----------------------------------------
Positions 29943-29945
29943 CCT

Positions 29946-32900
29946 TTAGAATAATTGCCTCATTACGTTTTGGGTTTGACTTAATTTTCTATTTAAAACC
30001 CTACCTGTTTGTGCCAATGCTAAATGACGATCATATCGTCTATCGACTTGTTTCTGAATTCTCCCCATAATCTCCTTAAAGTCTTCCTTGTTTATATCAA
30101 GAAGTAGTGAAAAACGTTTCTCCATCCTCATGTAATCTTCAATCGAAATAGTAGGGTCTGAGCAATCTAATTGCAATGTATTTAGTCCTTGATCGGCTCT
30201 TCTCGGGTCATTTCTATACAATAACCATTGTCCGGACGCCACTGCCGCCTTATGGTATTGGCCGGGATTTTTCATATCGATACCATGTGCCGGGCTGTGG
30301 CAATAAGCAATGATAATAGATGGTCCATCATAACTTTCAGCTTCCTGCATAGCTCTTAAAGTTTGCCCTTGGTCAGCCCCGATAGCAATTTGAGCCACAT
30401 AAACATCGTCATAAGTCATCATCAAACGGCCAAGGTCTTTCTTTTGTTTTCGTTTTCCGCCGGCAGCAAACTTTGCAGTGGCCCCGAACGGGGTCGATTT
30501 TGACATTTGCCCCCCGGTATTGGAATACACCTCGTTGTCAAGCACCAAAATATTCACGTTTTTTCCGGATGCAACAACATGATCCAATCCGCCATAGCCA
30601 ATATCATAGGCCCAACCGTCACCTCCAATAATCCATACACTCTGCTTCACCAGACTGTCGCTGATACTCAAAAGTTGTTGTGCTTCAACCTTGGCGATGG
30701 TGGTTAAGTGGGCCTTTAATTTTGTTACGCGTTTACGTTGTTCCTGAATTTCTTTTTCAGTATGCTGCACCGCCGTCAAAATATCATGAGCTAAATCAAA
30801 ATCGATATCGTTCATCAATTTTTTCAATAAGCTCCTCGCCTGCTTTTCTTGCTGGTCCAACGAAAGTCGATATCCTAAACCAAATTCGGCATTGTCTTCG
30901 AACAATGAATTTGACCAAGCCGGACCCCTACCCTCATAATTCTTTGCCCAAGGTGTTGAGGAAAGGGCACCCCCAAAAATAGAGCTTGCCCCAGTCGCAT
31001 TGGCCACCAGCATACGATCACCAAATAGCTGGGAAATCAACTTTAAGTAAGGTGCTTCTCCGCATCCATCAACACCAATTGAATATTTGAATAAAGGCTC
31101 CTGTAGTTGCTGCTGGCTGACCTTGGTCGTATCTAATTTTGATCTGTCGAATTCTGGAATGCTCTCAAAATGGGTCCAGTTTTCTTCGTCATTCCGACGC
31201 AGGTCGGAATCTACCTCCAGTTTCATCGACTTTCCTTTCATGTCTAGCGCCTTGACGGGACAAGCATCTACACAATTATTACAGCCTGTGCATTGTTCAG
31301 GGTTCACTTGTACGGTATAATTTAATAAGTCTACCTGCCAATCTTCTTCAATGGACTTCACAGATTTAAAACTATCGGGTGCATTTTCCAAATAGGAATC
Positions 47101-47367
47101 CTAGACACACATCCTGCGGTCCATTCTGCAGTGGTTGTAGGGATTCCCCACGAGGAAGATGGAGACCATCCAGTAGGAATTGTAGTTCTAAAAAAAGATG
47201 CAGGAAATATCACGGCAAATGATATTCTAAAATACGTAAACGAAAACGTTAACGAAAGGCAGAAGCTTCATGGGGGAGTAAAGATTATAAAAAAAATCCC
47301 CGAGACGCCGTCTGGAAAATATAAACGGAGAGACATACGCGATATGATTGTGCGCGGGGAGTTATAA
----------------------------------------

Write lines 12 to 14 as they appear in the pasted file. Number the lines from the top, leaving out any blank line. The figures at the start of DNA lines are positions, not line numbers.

30701 TGGTTAAGTGGGCCTTTAATTTTGTTACGCGTTTACGTTGTTCCTGAATTTCTTTTTCAGTATGCTGCACCGCCGTCAAAATATCATGAGCTAAATCAAA
30801 ATCGATATCGTTCATCAATTTTTTCAATAAGCTCCTCGCCTGCTTTTCTTGCTGGTCCAACGAAAGTCGATATCCTAAACCAAATTCGGCATTGTCTTCG
30901 AACAATGAATTTGACCAAGCCGGACCCCTACCCTCATAATTCTTTGCCCAAGGTGTTGAGGAAAGGGCACCCCCAAAAATAGAGCTTGCCCCAGTCGCAT